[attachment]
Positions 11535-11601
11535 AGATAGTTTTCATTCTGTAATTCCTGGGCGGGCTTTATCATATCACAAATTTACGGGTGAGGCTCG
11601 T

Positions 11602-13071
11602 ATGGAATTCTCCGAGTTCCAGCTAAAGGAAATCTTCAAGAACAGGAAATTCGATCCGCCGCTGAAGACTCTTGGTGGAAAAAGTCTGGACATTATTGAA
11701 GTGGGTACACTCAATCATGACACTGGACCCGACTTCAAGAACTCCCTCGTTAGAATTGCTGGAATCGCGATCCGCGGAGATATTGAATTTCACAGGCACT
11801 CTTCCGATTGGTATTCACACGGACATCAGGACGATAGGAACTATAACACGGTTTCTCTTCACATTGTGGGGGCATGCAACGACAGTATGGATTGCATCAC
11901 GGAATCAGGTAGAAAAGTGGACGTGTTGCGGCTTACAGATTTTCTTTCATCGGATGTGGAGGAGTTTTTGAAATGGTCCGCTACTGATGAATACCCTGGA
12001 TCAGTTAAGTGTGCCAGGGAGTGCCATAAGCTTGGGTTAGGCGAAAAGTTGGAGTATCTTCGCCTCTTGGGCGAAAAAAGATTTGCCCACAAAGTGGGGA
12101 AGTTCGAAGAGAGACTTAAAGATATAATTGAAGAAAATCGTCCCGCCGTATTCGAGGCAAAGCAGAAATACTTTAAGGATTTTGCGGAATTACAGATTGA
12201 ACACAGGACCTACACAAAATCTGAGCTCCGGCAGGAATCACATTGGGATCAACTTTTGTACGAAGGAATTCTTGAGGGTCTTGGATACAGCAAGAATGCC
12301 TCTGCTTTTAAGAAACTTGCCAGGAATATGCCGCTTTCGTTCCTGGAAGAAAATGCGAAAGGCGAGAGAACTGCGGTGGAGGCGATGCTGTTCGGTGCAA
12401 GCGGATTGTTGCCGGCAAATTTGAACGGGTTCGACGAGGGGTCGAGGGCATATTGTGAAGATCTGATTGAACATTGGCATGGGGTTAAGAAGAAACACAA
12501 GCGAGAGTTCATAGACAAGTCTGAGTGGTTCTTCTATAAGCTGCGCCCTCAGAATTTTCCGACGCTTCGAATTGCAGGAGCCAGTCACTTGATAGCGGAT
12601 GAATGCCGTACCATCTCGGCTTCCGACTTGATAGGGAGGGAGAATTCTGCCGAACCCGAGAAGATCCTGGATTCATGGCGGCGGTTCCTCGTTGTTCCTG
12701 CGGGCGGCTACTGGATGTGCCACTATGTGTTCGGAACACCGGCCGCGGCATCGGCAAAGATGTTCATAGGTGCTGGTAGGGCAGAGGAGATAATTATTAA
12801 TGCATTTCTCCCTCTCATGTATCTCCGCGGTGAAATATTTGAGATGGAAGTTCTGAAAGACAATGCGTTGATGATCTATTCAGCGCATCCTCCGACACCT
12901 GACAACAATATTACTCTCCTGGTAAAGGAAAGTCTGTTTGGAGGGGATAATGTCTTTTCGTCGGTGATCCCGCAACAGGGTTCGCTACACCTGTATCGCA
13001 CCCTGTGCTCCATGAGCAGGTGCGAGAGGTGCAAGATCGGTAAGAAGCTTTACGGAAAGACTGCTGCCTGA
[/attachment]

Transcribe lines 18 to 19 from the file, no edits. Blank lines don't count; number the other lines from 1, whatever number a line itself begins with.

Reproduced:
12901 GACAACAATATTACTCTCCTGGTAAAGGAAAGTCTGTTTGGAGGGGATAATGTCTTTTCGTCGGTGATCCCGCAACAGGGTTCGCTACACCTGTATCGCA
13001 CCCTGTGCTCCATGAGCAGGTGCGAGAGGTGCAAGATCGGTAAGAAGCTTTACGGAAAGACTGCTGCCTGA